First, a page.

We Rise by Lifting Others

Did you know that kinder people live healthier and longer lives? Did you know that people who volunteer have less aches and pains? It’s a unique phenomenon, but not so unique that you can’t experience the same.

Photo Credit: Lazy_Artist via Compfight cc

The Merriam-Webster dictionary defines altruism as “the unselfish regard for or devotion to the welfare of others” and “feelings and behavior that show a desire to help other people and a lack of selfishness”.

Have you ever wondered why we laugh? I don’t know about you, but most of the time I laugh because something is funny. But even more than that, I laugh because it feels good.

The same can be said for helping, encouraging and saying positive things about people. Research shows that when we act on the behalf of other people, we are physiologically affected – in a postive way. Not only does this kind of behavior affect the other person in a positive way, it also reduces our own levels of coritsol (the stress hormone) and lowers our blood pressure and breathing rates. Interesting, yes?

This phenomenon is often called the “helper’s high”. We’ve all heard of a runner’s high, right? I think I’ve experienced it like once, maybe. But the helper’s high is just that, a high from helping others. Think about it for just a minute. When you do or say something nice to someone else, you feel good. When you help someone pick up the stack of books or papers he dropped, help pick up someone who has fallen, hugged someone who is sad or encouraged someone who is on the brink of giving up – you actually feel better about yourself.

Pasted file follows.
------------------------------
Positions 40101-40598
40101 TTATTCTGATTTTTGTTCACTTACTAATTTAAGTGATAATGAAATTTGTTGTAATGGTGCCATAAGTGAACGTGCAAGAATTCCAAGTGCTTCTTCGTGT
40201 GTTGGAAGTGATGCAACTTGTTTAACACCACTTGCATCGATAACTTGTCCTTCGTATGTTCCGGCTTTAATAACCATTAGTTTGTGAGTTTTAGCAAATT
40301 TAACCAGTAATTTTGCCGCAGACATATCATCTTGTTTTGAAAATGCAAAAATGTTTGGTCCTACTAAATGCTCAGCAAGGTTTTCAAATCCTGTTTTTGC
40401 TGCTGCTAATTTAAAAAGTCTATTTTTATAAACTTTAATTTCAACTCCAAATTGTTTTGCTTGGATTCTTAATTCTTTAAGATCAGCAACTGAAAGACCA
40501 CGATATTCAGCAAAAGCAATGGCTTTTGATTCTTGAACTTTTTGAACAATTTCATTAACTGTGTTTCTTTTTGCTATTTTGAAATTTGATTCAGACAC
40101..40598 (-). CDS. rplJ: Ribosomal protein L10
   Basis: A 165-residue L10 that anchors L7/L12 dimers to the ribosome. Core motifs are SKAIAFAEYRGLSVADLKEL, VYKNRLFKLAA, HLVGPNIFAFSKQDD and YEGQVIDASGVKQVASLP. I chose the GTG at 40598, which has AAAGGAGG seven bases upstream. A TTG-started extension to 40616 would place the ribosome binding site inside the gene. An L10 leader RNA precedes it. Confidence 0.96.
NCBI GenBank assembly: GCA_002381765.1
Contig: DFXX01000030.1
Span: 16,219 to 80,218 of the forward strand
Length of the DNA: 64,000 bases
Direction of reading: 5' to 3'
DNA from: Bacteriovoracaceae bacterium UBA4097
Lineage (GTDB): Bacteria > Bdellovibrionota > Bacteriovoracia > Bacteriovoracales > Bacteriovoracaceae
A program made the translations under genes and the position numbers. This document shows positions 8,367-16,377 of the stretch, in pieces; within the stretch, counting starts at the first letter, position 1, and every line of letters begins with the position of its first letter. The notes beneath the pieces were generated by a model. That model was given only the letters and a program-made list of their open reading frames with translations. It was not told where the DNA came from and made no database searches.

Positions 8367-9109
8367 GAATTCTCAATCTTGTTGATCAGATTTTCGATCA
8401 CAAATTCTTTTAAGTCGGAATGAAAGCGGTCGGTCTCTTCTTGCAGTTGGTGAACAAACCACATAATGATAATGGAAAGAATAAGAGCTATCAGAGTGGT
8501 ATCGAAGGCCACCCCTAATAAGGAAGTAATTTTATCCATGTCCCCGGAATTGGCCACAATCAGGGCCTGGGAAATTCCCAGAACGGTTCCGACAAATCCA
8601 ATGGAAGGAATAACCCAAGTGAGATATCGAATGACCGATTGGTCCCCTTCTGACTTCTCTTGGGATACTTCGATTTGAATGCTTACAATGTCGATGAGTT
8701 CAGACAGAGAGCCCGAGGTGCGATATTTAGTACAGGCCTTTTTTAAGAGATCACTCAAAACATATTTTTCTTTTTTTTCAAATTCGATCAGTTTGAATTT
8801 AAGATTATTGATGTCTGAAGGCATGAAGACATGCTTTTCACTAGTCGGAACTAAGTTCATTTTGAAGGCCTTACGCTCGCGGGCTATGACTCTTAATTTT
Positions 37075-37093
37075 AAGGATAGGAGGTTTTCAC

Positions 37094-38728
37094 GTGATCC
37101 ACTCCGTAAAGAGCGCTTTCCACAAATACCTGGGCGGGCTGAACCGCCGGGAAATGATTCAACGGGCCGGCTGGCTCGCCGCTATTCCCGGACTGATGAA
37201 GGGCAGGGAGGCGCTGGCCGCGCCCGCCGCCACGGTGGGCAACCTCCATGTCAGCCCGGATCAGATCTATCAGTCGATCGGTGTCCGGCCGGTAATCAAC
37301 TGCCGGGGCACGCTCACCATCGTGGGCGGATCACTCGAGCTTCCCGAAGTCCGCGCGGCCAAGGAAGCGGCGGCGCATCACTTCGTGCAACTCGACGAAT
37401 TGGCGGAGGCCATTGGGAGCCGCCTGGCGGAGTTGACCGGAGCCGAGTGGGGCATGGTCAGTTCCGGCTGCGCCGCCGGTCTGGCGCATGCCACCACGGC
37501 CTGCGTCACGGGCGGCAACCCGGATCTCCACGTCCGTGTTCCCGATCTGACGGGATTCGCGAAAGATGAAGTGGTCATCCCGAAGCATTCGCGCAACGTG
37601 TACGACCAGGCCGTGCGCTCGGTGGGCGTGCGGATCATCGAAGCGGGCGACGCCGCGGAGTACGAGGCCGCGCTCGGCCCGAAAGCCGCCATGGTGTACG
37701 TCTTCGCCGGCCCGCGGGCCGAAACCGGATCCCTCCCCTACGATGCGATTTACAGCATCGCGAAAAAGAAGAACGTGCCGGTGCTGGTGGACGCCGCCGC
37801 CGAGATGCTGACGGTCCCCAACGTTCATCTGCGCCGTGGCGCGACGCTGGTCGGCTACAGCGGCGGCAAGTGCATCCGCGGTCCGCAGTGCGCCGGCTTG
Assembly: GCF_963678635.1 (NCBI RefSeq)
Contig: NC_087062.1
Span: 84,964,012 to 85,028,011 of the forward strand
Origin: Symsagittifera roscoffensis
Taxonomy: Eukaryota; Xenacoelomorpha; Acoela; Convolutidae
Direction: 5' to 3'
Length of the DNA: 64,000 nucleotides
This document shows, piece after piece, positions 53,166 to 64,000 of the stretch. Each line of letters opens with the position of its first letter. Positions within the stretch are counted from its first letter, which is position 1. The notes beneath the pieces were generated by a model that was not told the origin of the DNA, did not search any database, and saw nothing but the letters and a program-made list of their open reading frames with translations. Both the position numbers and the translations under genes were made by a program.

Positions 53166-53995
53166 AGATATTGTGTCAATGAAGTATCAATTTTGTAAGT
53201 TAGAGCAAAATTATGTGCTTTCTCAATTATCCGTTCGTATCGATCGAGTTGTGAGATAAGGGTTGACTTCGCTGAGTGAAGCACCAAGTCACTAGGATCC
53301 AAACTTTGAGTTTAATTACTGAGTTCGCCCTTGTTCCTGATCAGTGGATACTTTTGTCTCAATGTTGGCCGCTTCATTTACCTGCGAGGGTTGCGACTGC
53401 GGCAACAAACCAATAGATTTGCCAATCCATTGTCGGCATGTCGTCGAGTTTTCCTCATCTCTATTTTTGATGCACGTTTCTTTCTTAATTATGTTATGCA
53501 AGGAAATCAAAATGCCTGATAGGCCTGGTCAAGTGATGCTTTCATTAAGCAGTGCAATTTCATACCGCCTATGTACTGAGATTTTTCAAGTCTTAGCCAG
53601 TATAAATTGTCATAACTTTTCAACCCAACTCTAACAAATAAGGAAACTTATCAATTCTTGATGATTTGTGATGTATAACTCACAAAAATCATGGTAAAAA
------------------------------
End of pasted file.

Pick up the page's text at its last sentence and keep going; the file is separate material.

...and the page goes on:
I read not too long ago about a study suggesting that when a man feels loved by his wife, he is less likely to experience chest pain which can signal a heart attack. Or it could be that he’s blatantly unaware of the pain because of the overwhelming beauty of his wife, but I digress.

The helper’s high is said to also increase immunity. You can have better health overall just by lifting others up.

Each December for the last several years, I’ve been a part of a group called the PAK 31. Personal Acts of Kindness for the 31 days of December. These personal acts of kindness can range from something as simple as leaving a $1 bill taped with a note “Surprise! Love, PAK 31” in the dollar bin at Target; gifting a hot chocolate to a cold crossing guard on the way to school (my daughter’s favorite); mailing thank you cards to overseas soldiers. The list is endless. And the amount of happiness I get out of PAKing is immeasurable. Now don’t get me wrong. I don’t do these things just because they make me feel good. I do these things because I know these are the right things to do.

Galatians 6:9 says, “Let us not lose heart in doing good, for in due time we will reap if we do not grow weary.”

What can you do, starting now, to benefit others? What can you say or do to lift up someone close to you?

Please take a minute to consider the questions asked in this blog post and comment below.

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